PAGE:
Generating Natural Language Descriptions with Examples: Differences between Introductory and Advanced Texts

Vibhu O. Mittal, Cécile L. Paris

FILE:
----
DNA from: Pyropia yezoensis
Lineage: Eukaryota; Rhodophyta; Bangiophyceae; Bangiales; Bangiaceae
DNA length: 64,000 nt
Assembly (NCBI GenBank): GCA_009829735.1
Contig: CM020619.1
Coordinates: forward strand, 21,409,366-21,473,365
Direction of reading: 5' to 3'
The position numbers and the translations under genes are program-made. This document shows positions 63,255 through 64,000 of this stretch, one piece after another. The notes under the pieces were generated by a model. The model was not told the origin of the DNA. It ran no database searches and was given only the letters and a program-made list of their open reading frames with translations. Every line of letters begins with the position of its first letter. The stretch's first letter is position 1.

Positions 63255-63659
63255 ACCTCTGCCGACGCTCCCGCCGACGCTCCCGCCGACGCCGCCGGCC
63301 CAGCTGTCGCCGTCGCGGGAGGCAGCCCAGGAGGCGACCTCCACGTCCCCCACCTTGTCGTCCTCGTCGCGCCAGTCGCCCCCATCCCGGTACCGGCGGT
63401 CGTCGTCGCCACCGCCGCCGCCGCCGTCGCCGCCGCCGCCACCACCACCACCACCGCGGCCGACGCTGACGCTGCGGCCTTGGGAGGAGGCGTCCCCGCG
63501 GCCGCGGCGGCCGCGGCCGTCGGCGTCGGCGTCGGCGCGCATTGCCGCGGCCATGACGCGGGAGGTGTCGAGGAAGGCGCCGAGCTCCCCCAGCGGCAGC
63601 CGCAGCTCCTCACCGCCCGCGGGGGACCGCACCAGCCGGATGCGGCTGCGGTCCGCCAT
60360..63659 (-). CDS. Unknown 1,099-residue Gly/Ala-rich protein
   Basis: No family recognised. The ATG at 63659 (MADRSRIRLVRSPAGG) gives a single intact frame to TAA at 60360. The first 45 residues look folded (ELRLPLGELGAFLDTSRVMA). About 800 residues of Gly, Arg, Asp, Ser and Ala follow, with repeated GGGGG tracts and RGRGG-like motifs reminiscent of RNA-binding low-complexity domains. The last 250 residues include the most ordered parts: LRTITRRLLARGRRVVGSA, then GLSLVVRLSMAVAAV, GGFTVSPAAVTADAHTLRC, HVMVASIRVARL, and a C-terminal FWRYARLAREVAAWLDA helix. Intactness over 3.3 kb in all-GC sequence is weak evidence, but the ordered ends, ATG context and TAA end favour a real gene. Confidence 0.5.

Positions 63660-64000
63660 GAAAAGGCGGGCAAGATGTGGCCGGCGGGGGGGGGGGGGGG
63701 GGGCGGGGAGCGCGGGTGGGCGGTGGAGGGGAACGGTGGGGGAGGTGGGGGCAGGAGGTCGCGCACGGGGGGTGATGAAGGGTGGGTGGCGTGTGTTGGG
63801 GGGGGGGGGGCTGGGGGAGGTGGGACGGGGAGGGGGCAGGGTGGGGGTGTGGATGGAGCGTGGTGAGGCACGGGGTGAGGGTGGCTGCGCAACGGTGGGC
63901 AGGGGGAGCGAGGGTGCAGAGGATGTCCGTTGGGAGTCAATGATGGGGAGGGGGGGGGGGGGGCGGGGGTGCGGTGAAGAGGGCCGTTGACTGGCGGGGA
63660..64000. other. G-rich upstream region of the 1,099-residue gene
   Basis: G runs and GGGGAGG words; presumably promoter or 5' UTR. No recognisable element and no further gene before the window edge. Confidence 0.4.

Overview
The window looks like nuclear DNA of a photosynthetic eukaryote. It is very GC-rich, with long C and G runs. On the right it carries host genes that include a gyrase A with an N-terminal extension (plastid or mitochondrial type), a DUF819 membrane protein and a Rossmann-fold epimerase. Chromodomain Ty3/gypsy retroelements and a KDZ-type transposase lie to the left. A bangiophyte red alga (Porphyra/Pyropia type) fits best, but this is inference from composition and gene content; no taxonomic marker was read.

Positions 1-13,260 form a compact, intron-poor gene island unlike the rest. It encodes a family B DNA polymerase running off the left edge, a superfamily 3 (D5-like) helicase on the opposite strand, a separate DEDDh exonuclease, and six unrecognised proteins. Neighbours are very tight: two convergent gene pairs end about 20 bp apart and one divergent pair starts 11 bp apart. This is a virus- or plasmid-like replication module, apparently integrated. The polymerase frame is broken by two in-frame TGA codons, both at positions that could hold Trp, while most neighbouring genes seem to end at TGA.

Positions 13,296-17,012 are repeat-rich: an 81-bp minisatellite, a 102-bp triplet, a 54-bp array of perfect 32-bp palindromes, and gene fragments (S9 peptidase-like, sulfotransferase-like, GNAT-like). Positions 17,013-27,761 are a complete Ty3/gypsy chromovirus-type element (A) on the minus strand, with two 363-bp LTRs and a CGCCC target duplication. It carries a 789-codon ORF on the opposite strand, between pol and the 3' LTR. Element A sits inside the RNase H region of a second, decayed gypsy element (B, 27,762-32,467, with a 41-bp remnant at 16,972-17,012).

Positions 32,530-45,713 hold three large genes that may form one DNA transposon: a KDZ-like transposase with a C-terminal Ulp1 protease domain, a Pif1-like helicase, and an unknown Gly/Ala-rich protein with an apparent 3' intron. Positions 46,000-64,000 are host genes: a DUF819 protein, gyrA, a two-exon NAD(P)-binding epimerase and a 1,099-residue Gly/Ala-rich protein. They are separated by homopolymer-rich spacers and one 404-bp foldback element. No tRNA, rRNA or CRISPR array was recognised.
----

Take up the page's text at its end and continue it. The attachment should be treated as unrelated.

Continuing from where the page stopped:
Examples form an integral and very important part of many descriptions, especially in contexts such as tutoring and documentation generation. The ability to tailor a description for a particular situation is particularly important when different situations can result in widely varying descriptions. This paper considers the generation of descriptions with examples for two different situations: introductory texts and advanced, reference manual style texts. Previous studies have focused on any the examples or the language component of the explanation in isolation. However, there is a strong interaction between the examples and the accompanying description and it is therefore important to study how both these components are affected by changes in the situation. In this paper, we characterize examples in the context of their description along three orthogonal axes: the information content, the knowledge type of the example and the text-type in which the explanation is being generated. While variations along either of the three axes can result in different descriptions, this paper addresses variation along the text-type axis. We illustrate our discussion with a description of a list from our domain of LISP documentation, and present a trace of the system as it generates these descriptions.


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